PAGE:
Christopher Moore’s A Dirty Job introduced us to Charlie Asher, a reluctant Death Merchant, widower, and beta male. Shortly after his wife’s death, Charlie receives a copy of the Great Big Book of Death informing him that his new job is to collect objects that serve as vessels for their owners souls once the owner is done with them. Charlie’s screw ups lead to the near takeover of the forces of darkness in San Francisco (the Morrigan and Orcus). Secondhand Souls picks up one year after the dramatic conclusion of A Dirty Job. Charlie’s soul is stuck, temporarily he hopes, in a meat puppet created by his Buddhist girlfriend. His daughter is being raised by Charlie’s sister and her wife. Life has carried on in San Francisco. So has death. Minty Fresh continues to collect soul vessels. Inspector Rivera has not, even though he knows he’s one of the city’s new Death Merchants. Rivera’s mistake means that the forces of darkness are once again on the rise and it’s up to the motley crew of fuck ups, goths, ghosts, Buddhist nuns, and the rest to make it right.
While A Dirty Job focused almost solely (no pun intended) on Charlie, Secondhand Souls is an ensemble book. We spend time with Minty Fresh and Rivera as they try to work out what’s going on with the city’s souls and the forces of darkness. We spend time with Charlie’s girlfriend, Audrey, as they try to work out a way to get Charlie’s soul back in a human body. We also get to spend time with Lily, one of my favorite characters in all of Moore’s books. She is a foul-mouthed goth who has far too much personality for her persona. There are new characters joining the cast. Lemon Fresh is Minty’s cousin, villainous and smoothly pragmatic by turns. Mike Sullivan is one of the paint crew for the Golden Gate Bridge who has just made the acquaintance of the ghosts that haunt the bridge.
Secondhand Souls‘ plots move in a lot of different directions. If I didn’t trust Moore to tie them all up at the end, I might have been frustrated trying to work out how the ghost play into the Death Merchants’ quest and who Lemon actually is and how Audrey’s going to move some souls around. I’d sum up the plot here like I normally do, but I’ve learned not to do that with Moore’s books. I’d be sectioned in a heartbeat. Suffice it to say, I was highly entertained by this chaotic, hilarious, ribald, soulful (pun intended) novel.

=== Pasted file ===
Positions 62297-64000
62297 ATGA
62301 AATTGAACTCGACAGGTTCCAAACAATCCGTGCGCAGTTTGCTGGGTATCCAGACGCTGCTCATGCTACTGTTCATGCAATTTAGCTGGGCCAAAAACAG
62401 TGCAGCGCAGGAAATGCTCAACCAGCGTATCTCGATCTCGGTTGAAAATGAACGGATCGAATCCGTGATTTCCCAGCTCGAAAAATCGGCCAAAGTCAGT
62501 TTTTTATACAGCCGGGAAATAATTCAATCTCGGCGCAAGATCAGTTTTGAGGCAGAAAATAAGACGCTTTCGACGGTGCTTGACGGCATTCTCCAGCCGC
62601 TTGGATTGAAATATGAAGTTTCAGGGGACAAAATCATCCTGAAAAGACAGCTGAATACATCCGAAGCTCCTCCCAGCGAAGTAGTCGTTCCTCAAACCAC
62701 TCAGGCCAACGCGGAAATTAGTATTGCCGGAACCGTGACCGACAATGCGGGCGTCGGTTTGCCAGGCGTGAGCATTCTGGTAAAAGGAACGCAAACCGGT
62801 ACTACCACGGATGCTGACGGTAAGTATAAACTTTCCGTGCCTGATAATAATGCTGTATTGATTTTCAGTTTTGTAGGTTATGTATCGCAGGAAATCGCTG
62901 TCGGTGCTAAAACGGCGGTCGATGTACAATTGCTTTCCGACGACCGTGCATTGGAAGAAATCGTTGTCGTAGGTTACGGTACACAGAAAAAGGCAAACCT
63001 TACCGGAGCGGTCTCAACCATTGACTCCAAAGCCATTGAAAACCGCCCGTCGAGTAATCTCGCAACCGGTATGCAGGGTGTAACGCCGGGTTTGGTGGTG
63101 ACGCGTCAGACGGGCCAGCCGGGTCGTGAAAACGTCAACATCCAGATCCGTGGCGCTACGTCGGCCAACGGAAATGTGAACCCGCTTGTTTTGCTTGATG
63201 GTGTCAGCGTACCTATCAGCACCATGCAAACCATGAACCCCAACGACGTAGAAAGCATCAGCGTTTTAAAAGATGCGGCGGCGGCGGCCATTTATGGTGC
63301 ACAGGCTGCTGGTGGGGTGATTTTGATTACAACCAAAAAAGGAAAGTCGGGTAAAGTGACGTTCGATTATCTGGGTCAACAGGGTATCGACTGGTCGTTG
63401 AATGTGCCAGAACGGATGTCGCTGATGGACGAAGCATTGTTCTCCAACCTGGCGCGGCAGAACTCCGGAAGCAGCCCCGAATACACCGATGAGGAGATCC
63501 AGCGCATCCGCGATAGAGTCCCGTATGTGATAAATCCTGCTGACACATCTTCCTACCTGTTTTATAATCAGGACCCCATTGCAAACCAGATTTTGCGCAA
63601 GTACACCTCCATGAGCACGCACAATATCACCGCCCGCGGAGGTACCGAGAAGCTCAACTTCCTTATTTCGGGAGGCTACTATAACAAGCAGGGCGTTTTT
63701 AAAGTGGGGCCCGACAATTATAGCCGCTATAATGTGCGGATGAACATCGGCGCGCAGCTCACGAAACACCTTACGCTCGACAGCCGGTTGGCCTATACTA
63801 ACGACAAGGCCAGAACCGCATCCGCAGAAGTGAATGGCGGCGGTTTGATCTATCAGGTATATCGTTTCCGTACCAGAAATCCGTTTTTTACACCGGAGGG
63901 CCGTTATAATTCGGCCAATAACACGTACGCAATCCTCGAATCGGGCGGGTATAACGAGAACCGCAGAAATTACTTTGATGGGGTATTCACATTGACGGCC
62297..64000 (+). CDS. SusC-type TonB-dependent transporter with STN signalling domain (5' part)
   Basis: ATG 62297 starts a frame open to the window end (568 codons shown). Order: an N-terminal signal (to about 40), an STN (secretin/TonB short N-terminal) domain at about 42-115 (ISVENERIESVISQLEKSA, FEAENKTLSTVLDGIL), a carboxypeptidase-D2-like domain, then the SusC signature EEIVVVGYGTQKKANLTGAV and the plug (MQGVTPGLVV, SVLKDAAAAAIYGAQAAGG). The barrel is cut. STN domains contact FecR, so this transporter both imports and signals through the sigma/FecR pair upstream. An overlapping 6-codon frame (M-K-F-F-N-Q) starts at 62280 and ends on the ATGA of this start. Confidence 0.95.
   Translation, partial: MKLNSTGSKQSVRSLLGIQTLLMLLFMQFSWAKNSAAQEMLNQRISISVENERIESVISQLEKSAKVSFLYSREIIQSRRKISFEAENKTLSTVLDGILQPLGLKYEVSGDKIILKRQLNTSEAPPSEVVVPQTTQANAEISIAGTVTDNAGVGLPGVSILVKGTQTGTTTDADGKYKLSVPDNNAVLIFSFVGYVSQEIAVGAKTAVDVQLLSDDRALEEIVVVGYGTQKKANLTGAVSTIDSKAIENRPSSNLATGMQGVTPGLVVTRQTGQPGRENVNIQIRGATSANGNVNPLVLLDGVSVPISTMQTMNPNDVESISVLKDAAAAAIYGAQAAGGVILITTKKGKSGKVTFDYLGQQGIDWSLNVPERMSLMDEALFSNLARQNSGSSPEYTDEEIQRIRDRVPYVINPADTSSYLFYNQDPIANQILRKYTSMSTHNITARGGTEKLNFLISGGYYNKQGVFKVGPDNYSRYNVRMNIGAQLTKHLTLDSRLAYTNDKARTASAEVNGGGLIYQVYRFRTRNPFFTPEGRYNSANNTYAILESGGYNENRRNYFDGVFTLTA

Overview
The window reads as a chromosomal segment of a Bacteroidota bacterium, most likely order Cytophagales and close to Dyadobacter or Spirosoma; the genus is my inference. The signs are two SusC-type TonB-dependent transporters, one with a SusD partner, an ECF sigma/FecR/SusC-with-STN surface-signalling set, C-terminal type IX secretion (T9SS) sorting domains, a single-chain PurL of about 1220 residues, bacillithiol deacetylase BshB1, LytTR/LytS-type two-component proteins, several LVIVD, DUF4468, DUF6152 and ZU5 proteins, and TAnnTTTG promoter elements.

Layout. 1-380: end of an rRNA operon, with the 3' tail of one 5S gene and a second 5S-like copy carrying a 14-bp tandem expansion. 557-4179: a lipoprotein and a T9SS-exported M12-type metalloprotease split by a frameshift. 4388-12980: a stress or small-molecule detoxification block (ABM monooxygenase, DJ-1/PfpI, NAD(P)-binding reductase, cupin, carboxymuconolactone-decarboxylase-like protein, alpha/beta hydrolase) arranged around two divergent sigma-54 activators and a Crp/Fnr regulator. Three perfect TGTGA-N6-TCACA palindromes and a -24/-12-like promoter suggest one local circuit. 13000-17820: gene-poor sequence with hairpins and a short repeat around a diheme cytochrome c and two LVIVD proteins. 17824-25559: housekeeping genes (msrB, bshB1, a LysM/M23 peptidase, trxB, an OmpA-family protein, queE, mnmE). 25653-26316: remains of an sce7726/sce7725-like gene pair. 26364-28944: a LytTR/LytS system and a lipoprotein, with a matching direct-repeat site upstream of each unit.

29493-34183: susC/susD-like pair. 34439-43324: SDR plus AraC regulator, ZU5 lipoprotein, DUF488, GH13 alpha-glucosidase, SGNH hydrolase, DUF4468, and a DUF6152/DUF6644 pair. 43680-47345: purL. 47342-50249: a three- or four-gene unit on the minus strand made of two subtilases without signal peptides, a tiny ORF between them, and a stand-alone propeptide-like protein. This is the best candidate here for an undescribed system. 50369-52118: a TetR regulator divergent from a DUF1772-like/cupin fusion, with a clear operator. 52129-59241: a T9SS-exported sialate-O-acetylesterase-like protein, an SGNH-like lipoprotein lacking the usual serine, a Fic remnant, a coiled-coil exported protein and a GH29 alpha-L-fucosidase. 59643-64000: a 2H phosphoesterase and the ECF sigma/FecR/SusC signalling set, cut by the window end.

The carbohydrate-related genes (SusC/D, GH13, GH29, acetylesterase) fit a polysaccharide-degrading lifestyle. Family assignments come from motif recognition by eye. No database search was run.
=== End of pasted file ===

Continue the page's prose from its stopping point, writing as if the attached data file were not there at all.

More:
There are two things that make me love Moore’s novels. The first is the silly, whipsmart humor in every single one of his books. Moore’s books always make me laugh to the point making embarrassing noises. Lily makes me howl. Charlie makes me chuckle and want to smack him upside the head. The other thing that keeps me coming back for more is the heart that is each book. Every book I’ve read (more so in the more recent books) contains a poignant question about grief or loyalty or the nature of death or love or connection at its heart. Under all the layers of wisecrackery and anarchy, Moore addresses these questions in such a way that I feel comforted after contemplating the book for a while. Moore’s novel Lamb is one of the few books that can make me laugh and actually cry.
I received a free advanced reader copy of this book from the publisher while I was at the American Library Association Annual Conference. It will be released 25 August 2015.